Happy New Years! 2018 was my year of joining the genealogy DNA party. I finally decided to do DNA testing for both my husband and myself. My initial findings didn’t differ from many people .. we had a few close matches but thousands of distant cousin matches (on ancestry.com I currently have over 33,000 matches).
In genealogy working with new record collection usually involves a learning curve. DNA is a little different from working with military pensions, deeds or civil lawsuits, with a steeper learning curve. To motivate myself (and make sure I carried through), I did what every one does. I volunteered to teach DNA classes to seniors at the local university. Yeah, that’s what everyone does, not! However, it worked for me; I held 2 * 6 week classes on learning to work with DNA and sorting through your matches, which forced me to get with the program, no way to back out. 🙂
Using “regular genealogy” I have so far identified 253 cousins, fitting them into my tree. That still leaves thousands of cousins who, for one reason or another, I have been unable to identify. I spoke with Dana Leeds, creator of the Leeds Method, and started using spreadsheets to color code and organize my DNA matches into family lines.
Of course, my next question was how many of my lines have been confirmed? A picture is worth a thousand words, plus it just makes things easier to “see”. Using TreeSeek.com I created a 9 generation fan chart and started counting and grouping matches. The number beside each couple identifies the number of people who share the same set of common ancestors, our first point of shared ancestry. This chart is a few matches out of date, and I have a couple of matches at a head scratching, 7th great grandparents; amazing what a pair of first cousin marriages will do for DNA testing.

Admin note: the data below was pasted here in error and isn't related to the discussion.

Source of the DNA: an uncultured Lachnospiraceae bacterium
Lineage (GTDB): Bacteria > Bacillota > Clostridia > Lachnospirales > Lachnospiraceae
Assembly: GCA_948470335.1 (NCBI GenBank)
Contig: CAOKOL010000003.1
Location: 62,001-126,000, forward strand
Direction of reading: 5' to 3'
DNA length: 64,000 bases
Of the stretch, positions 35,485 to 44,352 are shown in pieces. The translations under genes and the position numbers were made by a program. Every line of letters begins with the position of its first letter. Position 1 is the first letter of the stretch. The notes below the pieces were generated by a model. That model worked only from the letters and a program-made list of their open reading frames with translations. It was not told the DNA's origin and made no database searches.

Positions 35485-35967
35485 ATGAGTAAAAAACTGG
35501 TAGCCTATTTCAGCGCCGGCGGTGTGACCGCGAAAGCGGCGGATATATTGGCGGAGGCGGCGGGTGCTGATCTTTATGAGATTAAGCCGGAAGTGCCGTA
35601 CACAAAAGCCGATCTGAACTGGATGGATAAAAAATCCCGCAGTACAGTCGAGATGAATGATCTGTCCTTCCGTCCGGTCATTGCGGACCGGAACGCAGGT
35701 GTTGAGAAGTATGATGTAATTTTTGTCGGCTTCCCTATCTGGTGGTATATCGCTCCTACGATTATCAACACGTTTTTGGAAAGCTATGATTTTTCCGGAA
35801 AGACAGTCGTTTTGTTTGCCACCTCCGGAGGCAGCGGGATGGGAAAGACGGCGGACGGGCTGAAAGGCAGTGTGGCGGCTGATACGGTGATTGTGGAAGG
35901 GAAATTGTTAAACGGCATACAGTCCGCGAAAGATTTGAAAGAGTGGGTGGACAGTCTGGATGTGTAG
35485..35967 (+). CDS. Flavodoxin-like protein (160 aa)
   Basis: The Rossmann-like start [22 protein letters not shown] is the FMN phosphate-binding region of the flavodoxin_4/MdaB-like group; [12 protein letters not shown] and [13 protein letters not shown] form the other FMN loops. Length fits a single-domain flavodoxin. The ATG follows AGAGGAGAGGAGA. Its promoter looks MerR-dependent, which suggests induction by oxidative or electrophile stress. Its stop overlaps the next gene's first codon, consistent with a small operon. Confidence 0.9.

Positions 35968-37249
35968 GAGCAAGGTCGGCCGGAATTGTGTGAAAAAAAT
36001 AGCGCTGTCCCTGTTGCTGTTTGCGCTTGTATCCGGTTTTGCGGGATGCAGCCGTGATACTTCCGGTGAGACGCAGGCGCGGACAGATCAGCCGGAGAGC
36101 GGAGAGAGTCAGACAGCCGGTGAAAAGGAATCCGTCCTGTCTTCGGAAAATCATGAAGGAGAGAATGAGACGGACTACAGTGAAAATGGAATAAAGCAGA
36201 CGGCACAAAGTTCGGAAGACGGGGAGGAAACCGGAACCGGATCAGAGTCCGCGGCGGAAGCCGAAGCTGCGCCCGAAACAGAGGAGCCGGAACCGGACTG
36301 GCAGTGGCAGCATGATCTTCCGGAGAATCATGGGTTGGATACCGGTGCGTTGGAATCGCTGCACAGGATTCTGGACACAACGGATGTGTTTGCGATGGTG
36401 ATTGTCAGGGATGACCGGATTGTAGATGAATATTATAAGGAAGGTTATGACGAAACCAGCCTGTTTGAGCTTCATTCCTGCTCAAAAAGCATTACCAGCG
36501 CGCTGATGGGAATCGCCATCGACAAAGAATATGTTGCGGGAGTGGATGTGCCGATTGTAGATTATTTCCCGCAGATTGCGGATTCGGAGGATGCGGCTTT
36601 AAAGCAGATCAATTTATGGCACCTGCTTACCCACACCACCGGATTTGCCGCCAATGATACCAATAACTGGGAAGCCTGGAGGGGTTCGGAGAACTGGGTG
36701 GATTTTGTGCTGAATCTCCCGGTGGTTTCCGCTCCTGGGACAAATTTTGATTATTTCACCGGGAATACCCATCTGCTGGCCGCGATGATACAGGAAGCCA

While I haven’t confirmed every line, at my 2nd great grandparents I have confirmed 7 of 8 couples, and at my 3rd great grandparents DNA has confirmed 11 of 16 couples! I’m pleased with the results, especially as most of the unconfirmed couples are European where testing has lagged behind the US market.
May 2019 bring new cousins and a break through on one of my brick walls!